The Syrian refugee children stand straight in a row, then — when the Korean trainers bark out instructions — they break into martial arts kicks in the air, smiling with delight.
Taekwondo has come to the world’s second largest refugee camp, and a team of Koreans says their training is doing more than just teaching some fancy moves, it is instilling discipline and self-respect in kids traumatized by their country’s civil war.
"I have seen a lot of anger inside the hearts of the kids here," said Charles Lee, a Korean taekwondo master who heads the group of five Koreans giving lessons twice a week to around 50 boys in Jordan’s Zaatari camp. "I see a lot of kids with stones in their hands ready to throw them at anyone."
"I want to teach them to have more sportsmanship and to change how they think. I want them to be peaceful and to help their neighbors and communities," said the 53-year-old, who has lived in Jordan for the past 10 years, working as an acupuncturist. He began the taekwondo program a month ago with the help of U.N. relief agencies.
Children make up the majority of the 120,000 Syrians who fled the military onslaught of President Bashar Assad and now live in the dusty camp near the border with Syria. Only about a sixth of the 65,000 children and teens attend the camp’s U.N.-run schools, leaving many idle. They run barefoot under the scorching sun, often playing their most popular game: throwing stones at each other — and sometimes at onlookers — imitating rebels fighting Assad’s troops.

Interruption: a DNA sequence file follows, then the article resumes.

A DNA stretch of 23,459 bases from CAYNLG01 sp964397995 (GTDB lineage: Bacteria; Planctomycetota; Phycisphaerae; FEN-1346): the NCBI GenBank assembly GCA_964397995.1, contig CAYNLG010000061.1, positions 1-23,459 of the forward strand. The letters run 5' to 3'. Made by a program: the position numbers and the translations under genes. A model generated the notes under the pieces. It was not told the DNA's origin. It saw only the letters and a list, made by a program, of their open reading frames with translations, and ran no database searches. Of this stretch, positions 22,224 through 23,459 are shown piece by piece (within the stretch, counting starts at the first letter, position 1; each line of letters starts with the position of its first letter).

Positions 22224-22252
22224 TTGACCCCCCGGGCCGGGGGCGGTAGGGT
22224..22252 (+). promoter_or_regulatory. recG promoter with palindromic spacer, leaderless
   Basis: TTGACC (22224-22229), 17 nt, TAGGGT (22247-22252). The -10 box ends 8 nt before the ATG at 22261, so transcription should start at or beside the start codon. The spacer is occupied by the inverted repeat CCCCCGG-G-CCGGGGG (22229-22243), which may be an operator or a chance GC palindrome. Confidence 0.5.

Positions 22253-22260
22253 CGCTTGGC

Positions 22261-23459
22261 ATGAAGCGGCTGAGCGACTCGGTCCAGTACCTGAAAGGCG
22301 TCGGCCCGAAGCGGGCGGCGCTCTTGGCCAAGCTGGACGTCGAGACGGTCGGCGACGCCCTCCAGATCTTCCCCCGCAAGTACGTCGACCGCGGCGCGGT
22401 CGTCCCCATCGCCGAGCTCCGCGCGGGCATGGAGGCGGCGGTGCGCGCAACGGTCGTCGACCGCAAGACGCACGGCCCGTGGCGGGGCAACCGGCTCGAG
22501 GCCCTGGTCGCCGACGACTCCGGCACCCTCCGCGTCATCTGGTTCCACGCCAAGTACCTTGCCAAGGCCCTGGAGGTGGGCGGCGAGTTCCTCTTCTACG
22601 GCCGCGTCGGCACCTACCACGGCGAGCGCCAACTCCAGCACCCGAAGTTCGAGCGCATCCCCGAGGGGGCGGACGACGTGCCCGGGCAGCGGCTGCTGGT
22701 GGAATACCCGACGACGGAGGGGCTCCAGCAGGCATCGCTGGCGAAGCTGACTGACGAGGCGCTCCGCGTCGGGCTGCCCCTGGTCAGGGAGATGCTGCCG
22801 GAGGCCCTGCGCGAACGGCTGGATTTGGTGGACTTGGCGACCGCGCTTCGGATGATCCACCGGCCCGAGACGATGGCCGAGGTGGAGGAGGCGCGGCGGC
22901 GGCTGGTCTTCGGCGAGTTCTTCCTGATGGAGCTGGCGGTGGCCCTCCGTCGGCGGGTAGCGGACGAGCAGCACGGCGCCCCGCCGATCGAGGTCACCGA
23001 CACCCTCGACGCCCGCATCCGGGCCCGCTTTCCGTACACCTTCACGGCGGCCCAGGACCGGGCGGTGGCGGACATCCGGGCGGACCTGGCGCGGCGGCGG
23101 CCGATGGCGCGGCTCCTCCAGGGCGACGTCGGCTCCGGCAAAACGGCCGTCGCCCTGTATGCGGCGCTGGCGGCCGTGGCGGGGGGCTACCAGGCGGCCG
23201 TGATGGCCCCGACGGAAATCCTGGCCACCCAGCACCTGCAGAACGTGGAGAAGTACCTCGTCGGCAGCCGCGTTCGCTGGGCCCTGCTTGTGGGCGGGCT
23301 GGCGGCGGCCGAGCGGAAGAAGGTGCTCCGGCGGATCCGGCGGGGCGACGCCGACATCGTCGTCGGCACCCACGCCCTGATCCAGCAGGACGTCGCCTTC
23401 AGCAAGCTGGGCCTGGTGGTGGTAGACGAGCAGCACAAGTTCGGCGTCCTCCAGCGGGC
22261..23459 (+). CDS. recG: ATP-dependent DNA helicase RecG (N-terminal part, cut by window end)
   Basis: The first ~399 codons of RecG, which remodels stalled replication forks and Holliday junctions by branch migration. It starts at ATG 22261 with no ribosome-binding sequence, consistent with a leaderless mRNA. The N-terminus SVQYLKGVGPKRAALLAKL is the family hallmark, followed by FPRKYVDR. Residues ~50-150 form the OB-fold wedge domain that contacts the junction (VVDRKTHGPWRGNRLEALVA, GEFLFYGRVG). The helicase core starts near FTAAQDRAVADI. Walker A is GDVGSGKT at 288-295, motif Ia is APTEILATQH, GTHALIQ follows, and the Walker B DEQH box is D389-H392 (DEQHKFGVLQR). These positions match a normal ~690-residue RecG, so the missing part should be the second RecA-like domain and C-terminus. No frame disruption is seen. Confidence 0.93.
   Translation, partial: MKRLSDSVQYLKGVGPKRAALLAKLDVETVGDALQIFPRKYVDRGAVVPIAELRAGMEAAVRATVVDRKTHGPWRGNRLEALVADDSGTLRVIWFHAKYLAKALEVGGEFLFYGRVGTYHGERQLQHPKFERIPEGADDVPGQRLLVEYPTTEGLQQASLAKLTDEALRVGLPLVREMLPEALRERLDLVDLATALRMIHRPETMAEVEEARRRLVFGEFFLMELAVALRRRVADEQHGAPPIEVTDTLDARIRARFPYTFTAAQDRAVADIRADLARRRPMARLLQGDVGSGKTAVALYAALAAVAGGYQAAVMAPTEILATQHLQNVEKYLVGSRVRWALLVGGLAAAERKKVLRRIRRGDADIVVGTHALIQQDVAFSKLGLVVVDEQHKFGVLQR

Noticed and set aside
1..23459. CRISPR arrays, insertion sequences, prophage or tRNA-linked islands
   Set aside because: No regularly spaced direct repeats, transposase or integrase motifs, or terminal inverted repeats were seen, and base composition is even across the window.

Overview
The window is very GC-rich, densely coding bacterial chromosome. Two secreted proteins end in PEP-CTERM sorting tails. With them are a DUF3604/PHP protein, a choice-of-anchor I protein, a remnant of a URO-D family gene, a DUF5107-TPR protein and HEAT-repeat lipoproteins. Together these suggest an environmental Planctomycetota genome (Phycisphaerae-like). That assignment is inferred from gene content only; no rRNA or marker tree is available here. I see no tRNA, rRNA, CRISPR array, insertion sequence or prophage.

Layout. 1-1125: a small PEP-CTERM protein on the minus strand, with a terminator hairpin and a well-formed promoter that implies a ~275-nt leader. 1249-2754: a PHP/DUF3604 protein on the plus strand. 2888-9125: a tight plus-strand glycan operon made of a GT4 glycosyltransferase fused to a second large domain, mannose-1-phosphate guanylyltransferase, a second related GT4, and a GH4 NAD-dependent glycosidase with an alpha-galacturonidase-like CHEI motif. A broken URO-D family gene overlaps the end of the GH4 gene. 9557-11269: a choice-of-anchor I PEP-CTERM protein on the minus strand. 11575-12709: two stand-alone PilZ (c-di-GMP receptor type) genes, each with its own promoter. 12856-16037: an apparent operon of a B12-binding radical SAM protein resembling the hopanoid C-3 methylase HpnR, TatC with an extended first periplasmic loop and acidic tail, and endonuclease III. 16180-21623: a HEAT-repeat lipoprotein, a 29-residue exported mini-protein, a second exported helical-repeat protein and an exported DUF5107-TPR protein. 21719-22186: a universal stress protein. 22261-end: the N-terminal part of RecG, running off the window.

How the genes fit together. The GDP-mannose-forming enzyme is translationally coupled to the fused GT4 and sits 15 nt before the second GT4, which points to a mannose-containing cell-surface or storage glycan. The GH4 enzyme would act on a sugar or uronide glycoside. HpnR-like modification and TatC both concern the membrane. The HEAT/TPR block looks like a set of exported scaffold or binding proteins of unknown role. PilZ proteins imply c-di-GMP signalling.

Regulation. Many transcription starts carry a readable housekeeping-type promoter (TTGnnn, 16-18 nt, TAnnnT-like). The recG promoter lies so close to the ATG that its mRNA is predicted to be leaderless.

Ibrahim al-Hamidi, 13, from Syria’s restive southern city of Daraa, said taekwondo "is teaching us good manners, while making us stronger."
"It’s also good for our bodies and muscles and it teaches how to defend ourselves," he said.
Ali Badran, 13, also from Daraa, said: "Taekwondo is amazing."
"Once I go back to Syria, I want to start teaching Syrian students," he said.
For now, the taekwondo training is limited to boys, but will include girls at a later stage. The Koreans are also training 10 adult refugees — mostly former soccer coaches — to give the classes when they leave.
Without school, the children "no longer have any system in their life anymore," said Mohamed Rashid, one of the Syrian coaches. "But we’ve found that an exercise routine which can change children. Maybe even more than schools, because they actually enjoy it."
He said he sees the effect. The boys deal better with their friends, for example. "In one month, their bodies have changed a lot. And they are also more in control of their minds."